'The Gifts of Daso' exhibit reveals African American history, art, culture
A new art exhibit opening as a special engagement at Arizona State University depicts the richness of culture in the 20th century American South through the eyes of acclaimed folk artist John Daso.
“The Gifts of Daso: Let Me Tell You the Story” will be presented Sunday, Nov. 14 as a special engagement in the Harry Wood Gallery at Arizona State University’s Tempe campus. The show will feature an opportunity to engage with the artist and join him for a lively gallery talk highlighting his work and career in the arts.
“The School of Art is thrilled to exhibit Mr. Daso’s paintings and thankful for his willingness to engage with our students,” said Forrest Solis, associate professor and director of the School of Art at ASU. “Mr. Daso’s paintings are an important contribution to our cultural narrative and we are grateful for the opportunity to learn about his process and the stories behind the people and places he depicts.”
The exhibition is the result of a community collaborative led by Florence Franklin, a local business leader and philanthropist, and Eula Dean, a local education leader, and community advocate. Together, they introduced the idea for the exhibit to ASU’s Educational Outreach and Student Services earlier this fall as a community engagement opportunity and art education experience for students. EOSS embraced the idea and engaged the School of Art to present the exhibit and provide learning activities for K–12 students with ASU Preparatory Academy, and advanced art students with ASU’s School of Art.
“I learned of John's work when I was looking for a painting that reminded me of Charleston, South Carolina, as I lived there in the early years of my career,” Franklin said
“What I found was a painting that reminded me of my childhood — ‘The Big Meetin’,” Franklin said. “John Daso’s work speaks to you and captures points in time that make you reflect upon your life's journey. I am thrilled to be a part of sharing his artistry with the Valley,” she added.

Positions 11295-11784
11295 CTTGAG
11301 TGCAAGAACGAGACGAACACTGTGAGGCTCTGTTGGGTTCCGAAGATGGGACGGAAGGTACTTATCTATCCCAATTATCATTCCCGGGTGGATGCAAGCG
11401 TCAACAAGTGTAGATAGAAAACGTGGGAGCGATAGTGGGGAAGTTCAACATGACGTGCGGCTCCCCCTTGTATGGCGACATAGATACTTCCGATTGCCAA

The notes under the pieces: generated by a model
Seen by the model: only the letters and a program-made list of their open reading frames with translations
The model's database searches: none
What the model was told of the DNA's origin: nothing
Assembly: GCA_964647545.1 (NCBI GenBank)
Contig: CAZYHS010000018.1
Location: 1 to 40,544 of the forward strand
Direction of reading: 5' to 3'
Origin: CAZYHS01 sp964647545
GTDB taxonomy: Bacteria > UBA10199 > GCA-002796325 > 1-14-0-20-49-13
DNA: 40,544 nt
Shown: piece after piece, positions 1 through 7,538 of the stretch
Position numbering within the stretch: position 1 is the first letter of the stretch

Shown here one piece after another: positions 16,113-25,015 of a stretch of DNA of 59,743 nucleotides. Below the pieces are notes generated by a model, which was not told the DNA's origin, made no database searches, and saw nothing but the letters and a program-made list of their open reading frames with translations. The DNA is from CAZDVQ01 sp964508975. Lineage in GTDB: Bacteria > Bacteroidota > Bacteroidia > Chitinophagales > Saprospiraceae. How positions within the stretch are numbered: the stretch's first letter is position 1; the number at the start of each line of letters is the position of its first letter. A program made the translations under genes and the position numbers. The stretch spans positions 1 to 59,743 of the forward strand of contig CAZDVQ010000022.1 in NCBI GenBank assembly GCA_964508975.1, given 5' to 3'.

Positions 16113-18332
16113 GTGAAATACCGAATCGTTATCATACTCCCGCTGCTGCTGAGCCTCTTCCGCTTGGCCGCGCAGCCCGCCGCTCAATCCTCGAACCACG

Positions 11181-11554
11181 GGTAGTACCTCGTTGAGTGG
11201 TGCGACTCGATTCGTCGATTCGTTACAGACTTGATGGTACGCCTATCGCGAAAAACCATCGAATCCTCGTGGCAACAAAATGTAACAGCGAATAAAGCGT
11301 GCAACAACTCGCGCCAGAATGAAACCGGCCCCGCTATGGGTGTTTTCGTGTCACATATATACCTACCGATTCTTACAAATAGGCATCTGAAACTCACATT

A self-taught folk artist and visionary, John Daso’s works depict rural African American living, illuminating scenes from his childhood. Portraying truth through realism, his art is in the permanent collection of the Lucy Craft Laney Museum of Black History in Augusta, Georgia, and in the personal collections of President Barack Obama, President George W. Bush, Oprah Winfrey, Julian Bond and now Florence Franklin.
“Arizona State University is proud to join with esteemed community partners, Florence Franklin and Eula Dean to offer an art experience to the ASU and Greater Phoenix community that educates and is reflective of the multicultural fabric of communities across America,” said Sharon Smith, vice president of outreach partnerships with Educational Outreach and Student Services. “ASU is deeply committed to community engagement and inclusion as evidenced by our charter, and this collaboration was a perfect fit with our mission,” Smith said.
Solis expressed her thanks to the organizers for providing such a valuable opportunity for the School of Art to engage with Daso and present his work to the ASU community and beyond.
“Also, an important story is that of his life’s journey as a prolific artist, successful entrepreneur, and a valued community leader, especially for our students who are at the start of their own artistic careers,” Solis said.
2–6 p.m., Sunday, Nov. 13|
Harry Wood Gallery
ASU School of Art Building
Join ASU and community leaders, and the exhibiting artist for the unveiling of “The Gifts of Daso: Let Me Tell You the Story.” Meet and hear from those involved and get a behind-the-scenes tour of the exhibition to hear a unique perspective from the artist, John Daso.
Artist engagement with ASU Advance Art Students
2–4 p.m., Monday, Nov. 14
ASU School of Art Building
Artist engagement with K–5 grade students
8:30–10:30 a.m., Tuesday, Nov. 15
ASU Prep, Pilgrim Rest campus
Artist engagement with 9th–12th grade students
12:30–2 p.m., Tuesday, Nov. 15
ASU Prep, Phoenix campus